A third RCMP officer has been sentenced after pleading guilty to his conduct in connection with British Columbia’s largest gang-related mass murder.
Cpl. Danny Michaud was handed a three-month conditional sentence to be served in the community for failing to maintain law and order under the RCMP Act.
His plea came hours after retired Mountie David Attew also admitted to failing to maintain law and order under the RCMP Act and was given a six-month conditional sentence to be served in the community.
B.C. Supreme Court heard Tuesday that Michaud was involved in an investigation of the execution-style shootings of six men in a highrise in Surrey in October 2007.
Special prosecutor Chris Considine announced a stay of proceedings on three additional charges against Michaud, who has been suspended with pay for nine years.
Considine said eight charges had been stayed against Attew, who retired from the force as a staff sergeant after he was charged in 2011.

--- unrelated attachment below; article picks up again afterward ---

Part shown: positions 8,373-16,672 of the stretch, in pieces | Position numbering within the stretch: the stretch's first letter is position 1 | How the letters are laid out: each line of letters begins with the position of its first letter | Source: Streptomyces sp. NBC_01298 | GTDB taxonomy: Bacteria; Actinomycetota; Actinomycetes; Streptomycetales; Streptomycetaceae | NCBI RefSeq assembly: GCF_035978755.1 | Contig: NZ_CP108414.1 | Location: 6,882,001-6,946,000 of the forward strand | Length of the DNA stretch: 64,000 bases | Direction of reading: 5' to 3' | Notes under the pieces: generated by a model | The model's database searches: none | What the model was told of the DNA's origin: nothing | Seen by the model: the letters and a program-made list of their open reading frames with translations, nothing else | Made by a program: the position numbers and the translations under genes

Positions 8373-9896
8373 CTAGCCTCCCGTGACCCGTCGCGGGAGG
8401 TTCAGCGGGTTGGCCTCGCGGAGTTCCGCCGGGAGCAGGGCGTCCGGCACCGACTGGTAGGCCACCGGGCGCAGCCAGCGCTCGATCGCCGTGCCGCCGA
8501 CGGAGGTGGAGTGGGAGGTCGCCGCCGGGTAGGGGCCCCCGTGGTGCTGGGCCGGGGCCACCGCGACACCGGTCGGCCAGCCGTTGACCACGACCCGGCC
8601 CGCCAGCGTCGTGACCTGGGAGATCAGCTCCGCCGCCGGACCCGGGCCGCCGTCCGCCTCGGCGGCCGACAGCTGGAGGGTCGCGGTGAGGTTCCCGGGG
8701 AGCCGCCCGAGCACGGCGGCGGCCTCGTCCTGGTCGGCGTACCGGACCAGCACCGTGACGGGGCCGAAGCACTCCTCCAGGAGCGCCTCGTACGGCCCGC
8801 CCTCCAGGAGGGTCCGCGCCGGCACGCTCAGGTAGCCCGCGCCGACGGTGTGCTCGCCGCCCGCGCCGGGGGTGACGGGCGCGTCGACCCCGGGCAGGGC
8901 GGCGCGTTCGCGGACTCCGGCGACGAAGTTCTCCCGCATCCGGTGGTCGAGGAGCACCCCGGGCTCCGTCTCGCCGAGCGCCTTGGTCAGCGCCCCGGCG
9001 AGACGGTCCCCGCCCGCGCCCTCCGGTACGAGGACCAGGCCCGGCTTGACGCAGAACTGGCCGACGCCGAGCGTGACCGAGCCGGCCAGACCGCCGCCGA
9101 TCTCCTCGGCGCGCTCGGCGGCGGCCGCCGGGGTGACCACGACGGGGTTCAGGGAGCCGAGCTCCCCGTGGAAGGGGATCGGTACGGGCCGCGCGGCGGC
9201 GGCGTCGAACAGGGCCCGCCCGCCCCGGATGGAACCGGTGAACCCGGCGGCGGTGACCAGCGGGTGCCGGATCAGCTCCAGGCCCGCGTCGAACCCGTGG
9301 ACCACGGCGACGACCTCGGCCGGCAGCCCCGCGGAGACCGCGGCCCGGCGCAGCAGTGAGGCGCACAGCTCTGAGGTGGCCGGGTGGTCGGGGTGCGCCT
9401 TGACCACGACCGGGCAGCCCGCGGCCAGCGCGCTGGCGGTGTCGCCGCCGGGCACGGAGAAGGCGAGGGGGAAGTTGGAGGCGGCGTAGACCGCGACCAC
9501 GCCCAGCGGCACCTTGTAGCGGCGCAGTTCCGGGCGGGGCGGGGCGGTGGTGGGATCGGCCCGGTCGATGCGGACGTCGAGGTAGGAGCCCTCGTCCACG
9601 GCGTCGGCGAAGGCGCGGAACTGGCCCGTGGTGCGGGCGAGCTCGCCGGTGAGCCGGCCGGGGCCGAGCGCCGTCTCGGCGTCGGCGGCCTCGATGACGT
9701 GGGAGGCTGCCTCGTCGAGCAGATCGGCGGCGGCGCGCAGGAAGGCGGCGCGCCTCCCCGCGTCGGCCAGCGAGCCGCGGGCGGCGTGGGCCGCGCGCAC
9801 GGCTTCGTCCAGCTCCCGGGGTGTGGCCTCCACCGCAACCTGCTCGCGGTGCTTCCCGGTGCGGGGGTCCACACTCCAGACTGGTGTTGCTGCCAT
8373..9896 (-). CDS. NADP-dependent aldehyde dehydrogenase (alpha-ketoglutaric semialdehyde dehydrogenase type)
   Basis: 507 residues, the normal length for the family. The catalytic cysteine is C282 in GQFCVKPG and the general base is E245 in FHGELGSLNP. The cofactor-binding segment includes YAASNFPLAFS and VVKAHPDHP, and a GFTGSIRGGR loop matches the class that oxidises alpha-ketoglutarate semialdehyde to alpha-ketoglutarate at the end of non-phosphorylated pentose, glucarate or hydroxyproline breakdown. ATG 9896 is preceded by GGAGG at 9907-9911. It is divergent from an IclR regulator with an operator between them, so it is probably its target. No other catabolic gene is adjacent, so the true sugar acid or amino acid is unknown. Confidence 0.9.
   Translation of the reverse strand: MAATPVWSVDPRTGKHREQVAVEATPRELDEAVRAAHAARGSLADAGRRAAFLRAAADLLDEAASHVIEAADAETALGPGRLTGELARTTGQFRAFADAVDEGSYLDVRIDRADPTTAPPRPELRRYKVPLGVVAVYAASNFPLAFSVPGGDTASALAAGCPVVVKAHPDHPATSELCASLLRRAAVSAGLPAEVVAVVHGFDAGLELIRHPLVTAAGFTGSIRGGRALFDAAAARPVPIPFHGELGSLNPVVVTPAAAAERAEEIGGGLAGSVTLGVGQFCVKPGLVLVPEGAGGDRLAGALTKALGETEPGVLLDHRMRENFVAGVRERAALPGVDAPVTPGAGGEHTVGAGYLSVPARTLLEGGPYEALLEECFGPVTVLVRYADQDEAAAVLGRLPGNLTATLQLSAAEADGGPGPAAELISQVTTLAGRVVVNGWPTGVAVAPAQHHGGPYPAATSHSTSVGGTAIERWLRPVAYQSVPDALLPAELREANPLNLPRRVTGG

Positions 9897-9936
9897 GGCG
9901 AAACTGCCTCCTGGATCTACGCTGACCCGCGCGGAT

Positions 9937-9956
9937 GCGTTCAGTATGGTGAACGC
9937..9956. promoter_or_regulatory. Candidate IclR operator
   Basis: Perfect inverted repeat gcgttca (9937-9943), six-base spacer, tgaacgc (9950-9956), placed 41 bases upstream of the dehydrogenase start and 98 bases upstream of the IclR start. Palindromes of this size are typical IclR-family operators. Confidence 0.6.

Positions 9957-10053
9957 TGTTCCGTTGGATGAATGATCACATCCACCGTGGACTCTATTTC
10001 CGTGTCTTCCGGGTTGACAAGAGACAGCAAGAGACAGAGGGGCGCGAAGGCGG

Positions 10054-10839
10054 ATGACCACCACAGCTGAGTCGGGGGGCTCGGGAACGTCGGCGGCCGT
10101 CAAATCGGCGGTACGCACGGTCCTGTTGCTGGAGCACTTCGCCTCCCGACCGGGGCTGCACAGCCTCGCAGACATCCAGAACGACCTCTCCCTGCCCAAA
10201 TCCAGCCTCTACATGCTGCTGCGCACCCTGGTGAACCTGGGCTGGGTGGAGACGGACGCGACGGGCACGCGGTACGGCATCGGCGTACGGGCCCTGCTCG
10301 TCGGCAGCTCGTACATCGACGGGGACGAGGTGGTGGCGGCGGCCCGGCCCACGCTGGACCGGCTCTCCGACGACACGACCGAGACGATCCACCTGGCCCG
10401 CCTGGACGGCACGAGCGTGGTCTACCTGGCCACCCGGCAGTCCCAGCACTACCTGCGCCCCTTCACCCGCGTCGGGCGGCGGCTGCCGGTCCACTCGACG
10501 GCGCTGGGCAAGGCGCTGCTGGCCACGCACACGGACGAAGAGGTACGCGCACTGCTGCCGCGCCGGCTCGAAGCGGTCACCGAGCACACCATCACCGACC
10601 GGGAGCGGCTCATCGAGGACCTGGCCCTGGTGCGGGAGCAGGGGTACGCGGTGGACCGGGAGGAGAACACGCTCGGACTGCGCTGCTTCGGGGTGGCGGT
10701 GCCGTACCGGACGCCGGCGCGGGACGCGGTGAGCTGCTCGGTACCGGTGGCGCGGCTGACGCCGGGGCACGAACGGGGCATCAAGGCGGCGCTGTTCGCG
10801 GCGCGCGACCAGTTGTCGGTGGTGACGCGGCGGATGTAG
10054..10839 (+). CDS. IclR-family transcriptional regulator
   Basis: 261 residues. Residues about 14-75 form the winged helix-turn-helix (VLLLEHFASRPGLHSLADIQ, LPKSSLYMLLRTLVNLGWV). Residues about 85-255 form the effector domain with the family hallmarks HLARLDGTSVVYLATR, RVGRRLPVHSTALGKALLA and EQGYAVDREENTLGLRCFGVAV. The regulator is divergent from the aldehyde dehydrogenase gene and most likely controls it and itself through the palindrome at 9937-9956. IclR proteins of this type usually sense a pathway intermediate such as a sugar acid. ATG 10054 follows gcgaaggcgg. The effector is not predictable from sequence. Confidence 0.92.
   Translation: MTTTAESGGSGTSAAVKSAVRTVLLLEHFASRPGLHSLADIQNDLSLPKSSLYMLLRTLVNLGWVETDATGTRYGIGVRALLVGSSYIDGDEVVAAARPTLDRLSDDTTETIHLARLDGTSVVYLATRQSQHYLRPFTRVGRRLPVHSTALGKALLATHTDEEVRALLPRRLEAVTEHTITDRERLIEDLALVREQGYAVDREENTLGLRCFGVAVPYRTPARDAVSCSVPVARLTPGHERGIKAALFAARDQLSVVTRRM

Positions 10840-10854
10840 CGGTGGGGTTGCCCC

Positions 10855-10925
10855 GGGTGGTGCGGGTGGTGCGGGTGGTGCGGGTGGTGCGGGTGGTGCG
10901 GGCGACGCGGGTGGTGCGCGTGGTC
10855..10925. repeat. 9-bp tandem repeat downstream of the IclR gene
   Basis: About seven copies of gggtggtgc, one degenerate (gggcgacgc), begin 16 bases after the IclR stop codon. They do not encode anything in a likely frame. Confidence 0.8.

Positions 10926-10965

The most serious charges were against Derek Brassington, who last week was given a conditional sentence of two years less a day to be served in the community after he pleaded guilty to breach of trust and obstruction of justice.
A sweeping ban prevents details about any of the officers’ cases to be published.
Justice Arne Silverman imposed 14 conditions on Attew, including 50 hours of community service.
Four of the six shooting victims were targeted for their involvement in gangs but two were innocent bystanders.
Ed Schellenberg was repairing a fireplace in the building, and 18-year-old Christopher Mohan lived on the same floor and was on his way to play basketball when he was gunned down.
Cody Haevischer and Matthew Johnston were convicted in 2014 on six counts of first-degree murder and one count of conspiracy in the murder of a rival gang member. A third person whose identity has been shielded pleaded guilty and is serving a life sentence.
Mohan’s mother, Eileen Mohan, said she’s pleased the officers have pleaded guilty to their actions.
“The whole situation is heartbreaking, but we have to accept what the court has laid in front of us and make amends, move on,” she said.
“It’s taken a lot of strength and bravery to walk this road alone and be Christopher’s voice.”